Uganda's pop star MP Robert Kyagulanyi 'taken away' by security officers

Bobi Wine

Bobi Wine

Ugandan security deployed on the streets of the capital and controlled roads leading to the worldwide airport on Thursday ahead of the return MP Robert Kyagulanyi, better known as singer Bobi Wine.

He had sought treatment in the USA for injuries allegedly sustained during state torture, which Uganda's government denies.

Staff at JKIA were excited as they scampered for a photo with the youthful politician.

But Mr Wine hit back in a tweet, saying: "Well, for your information, no single family member will receive me at the airport".

His treatment by Ugandan authorities has been condemned by the EU, UK and US - earlier this week a group of US Senators warned that democracy in Uganda was "backsliding".

He will be availed security from the airport to his home.Police will further ensure law and order for all road users.There shall be no unlawful rallies, processions and assemblies.Any activity that entails a public gathering must be in conformity with the provisions of Public Order Management Act (POMA).The Hon.

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No further information was available at the time of writing. "I was very anxious that I might find severe bleeding still going". Rescuers were called to Cid Harbour at Whitsunday Island, near the Great Barrier Reef, and found the girl with leg injuries.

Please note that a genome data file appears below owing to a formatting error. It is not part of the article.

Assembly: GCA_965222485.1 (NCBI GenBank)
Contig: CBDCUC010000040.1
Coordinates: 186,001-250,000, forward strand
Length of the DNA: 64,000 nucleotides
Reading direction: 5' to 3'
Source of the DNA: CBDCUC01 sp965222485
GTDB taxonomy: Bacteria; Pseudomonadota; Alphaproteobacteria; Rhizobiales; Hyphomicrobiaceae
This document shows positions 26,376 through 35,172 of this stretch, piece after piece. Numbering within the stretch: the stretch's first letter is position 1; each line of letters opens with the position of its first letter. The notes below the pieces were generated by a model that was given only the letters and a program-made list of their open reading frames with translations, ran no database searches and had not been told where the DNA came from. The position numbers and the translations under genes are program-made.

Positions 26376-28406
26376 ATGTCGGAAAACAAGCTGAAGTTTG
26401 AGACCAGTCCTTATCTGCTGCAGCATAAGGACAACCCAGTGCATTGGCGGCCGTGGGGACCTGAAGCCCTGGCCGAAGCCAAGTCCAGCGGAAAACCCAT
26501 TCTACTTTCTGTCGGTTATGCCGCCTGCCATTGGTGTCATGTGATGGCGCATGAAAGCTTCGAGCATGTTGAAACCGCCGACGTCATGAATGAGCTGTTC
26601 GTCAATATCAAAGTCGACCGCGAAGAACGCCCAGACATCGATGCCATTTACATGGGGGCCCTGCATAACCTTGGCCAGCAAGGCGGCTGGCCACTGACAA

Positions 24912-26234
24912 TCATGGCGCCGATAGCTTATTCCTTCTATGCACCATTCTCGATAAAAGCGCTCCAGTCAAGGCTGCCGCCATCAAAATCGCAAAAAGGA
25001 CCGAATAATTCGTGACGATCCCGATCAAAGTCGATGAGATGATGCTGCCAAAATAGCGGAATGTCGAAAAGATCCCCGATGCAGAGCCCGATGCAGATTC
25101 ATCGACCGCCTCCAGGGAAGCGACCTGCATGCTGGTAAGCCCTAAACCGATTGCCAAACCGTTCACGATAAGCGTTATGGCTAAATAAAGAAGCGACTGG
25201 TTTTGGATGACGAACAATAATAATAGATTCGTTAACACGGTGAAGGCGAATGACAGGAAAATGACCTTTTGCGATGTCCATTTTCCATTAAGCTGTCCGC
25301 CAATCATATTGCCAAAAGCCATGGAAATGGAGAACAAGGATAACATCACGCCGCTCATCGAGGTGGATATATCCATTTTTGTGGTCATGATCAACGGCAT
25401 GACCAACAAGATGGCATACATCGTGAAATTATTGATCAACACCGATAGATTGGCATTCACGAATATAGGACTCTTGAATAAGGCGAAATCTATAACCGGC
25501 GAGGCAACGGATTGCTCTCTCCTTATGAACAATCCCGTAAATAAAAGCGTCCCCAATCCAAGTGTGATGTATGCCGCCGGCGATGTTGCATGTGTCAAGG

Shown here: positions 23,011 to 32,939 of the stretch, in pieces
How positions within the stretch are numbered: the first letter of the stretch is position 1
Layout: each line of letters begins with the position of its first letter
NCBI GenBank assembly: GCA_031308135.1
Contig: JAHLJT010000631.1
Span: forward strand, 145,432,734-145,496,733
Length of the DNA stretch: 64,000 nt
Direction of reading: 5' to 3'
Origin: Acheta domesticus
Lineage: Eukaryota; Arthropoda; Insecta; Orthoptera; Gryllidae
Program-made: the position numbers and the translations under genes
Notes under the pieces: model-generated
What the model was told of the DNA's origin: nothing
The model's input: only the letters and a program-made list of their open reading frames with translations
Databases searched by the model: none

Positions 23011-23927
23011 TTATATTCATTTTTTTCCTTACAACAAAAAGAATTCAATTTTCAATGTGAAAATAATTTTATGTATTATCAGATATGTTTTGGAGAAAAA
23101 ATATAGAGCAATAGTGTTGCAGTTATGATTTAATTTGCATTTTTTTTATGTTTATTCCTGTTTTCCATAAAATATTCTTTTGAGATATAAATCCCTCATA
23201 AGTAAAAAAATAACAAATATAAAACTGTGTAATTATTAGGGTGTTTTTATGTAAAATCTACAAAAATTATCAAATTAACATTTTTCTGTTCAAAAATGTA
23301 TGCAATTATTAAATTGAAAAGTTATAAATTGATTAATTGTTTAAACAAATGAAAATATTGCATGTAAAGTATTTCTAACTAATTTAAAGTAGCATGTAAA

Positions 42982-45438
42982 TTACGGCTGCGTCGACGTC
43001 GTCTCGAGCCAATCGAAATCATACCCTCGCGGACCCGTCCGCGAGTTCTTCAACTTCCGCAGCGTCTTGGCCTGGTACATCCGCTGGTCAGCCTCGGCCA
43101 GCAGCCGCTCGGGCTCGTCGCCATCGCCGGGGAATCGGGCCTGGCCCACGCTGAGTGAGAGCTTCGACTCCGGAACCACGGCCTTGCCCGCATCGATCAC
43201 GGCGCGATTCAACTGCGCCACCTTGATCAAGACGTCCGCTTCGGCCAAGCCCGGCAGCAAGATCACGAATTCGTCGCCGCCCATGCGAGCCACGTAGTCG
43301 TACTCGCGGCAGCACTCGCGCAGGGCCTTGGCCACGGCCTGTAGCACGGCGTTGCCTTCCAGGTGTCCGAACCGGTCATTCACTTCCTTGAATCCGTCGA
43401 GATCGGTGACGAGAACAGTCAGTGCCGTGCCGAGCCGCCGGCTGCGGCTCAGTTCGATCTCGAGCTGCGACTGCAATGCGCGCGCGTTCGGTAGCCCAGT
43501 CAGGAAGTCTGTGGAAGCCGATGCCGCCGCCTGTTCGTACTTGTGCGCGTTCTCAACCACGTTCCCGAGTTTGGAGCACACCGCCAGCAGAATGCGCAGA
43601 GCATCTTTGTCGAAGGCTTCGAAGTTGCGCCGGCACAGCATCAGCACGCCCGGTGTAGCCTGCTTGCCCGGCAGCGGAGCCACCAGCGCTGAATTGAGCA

Officially called Robert Kyagulanyi, the singer-turned-MP is a popular voice against longtime President Yoweri Museveni, one of Africa's longest-serving leaders.

Ssentamu says he is fighting for freedom from oppression and wants Museveni, in power since 1986, to retire.

Security forces had deployed around Entebbe International Airport and the highway linking it to the capital Kampala ahead of his arrival to prevent supporters from greeting him. Armoured personnel carriers and police vehicles lined the highway.

His wife, Barbie, told AFP "security surrounded him and took him away". The government denies the allegations. He said he will stay in Uganda because "I can not be a refugee". The legal basis for the escort was unclear, and Kyagulanyi wrote on his Twitter feed before flying home that he should be able to travel freely in his country.

The politician, who has pleaded not guilty to the treason charges, said he was beaten with an iron bar in detention in northern Uganda.

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